In 2018/2019, there were an estimated 1.26 million hospital admissions in England where alcohol was the primary reason for admission or a secondary diagnosis was linked to alcohol, new figures from NHS Digital report. This represents 7.4 per cent of all hospital admissions across the country in the same period.
Forty-seven per cent of patients were aged 55-74 years and just under two-thirds were male.
Southampton had the highest rate at 4020 per 100,000 population, whereas East Sussex had the lowest rate at 1080 per 100,000 population.
Fifty-one per cent of admissions were for cardiovascular disease and 17 per cent were for mental and behavioural disorders due to alcohol use.
In England in 2018, there were 5698 alcohol-specific deaths. A further 1920 deaths were because of unspecified hepatitis and fibrosis and cirrhosis, but these deaths were only partially attributable to alcohol and were excluded.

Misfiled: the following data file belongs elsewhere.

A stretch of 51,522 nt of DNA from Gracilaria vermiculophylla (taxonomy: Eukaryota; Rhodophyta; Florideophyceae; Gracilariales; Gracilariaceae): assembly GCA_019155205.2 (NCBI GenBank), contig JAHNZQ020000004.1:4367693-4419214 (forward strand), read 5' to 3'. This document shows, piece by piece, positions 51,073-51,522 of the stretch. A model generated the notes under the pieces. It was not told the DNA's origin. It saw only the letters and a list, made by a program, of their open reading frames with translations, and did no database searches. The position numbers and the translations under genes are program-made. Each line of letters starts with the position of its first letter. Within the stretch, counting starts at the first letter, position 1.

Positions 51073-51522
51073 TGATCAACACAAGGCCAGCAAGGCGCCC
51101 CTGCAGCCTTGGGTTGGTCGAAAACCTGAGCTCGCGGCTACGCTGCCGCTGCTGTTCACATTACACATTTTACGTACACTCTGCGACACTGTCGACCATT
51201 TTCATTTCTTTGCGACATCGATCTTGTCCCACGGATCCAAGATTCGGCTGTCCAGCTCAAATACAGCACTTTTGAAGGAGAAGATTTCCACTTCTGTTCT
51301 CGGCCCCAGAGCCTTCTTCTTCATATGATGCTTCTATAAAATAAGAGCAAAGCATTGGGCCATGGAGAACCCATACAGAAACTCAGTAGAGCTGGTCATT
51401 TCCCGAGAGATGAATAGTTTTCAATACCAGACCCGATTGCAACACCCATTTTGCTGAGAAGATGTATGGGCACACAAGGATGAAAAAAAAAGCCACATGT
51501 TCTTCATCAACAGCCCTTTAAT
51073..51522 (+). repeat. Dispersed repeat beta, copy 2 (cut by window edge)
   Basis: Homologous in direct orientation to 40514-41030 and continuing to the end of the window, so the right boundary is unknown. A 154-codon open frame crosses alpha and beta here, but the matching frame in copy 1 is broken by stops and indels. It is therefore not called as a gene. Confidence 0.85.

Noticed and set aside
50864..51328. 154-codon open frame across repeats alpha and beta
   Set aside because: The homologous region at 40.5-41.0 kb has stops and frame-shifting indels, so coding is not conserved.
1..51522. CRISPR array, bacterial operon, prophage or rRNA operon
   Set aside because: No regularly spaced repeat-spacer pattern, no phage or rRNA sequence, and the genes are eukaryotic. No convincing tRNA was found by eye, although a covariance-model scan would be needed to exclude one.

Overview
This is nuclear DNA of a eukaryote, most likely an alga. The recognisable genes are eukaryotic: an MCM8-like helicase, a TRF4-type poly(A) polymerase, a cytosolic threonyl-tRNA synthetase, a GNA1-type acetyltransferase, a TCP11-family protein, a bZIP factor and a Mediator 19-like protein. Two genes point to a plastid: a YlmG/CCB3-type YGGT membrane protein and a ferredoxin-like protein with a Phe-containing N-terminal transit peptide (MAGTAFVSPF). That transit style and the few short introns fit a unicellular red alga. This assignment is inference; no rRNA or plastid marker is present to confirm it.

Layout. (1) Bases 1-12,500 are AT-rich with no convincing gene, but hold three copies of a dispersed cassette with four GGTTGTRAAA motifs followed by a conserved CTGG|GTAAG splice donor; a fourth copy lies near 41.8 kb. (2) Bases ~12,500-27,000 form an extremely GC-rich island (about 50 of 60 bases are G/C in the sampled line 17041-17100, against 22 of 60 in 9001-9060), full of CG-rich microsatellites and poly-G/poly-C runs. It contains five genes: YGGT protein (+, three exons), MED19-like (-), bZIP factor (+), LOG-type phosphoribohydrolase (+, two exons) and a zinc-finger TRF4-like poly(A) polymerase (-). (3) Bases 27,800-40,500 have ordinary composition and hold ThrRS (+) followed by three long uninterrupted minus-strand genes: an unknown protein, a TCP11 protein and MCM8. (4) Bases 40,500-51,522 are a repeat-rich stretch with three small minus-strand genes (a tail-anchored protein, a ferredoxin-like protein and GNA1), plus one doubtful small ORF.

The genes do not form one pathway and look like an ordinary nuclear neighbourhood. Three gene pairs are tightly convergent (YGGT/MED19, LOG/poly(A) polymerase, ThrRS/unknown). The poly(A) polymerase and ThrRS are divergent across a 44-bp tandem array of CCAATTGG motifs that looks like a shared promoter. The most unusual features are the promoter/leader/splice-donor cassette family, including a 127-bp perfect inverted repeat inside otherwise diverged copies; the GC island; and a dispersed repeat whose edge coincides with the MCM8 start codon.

The alcohol-specific age-standardised death rates per 100,000 population were 14.8 for males and 6.9 for females.
Seventy-seven per cent of deaths occurred in the age group of 40-69 years and 67 per cent occurred in men.
Alcoholic liver disease accounted for 79 per cent of the 5698 alcohol-specific deaths, whereas 10 per cent were from alcohol-related mental and behavioural disorders. There were a further 1920 deaths due to unspecified hepatitis and fibrosis and cirrhosis.
There were 170,000 alcohol-related prescription items dispensed in England in 2018. This is the third successive year-on-year decrease.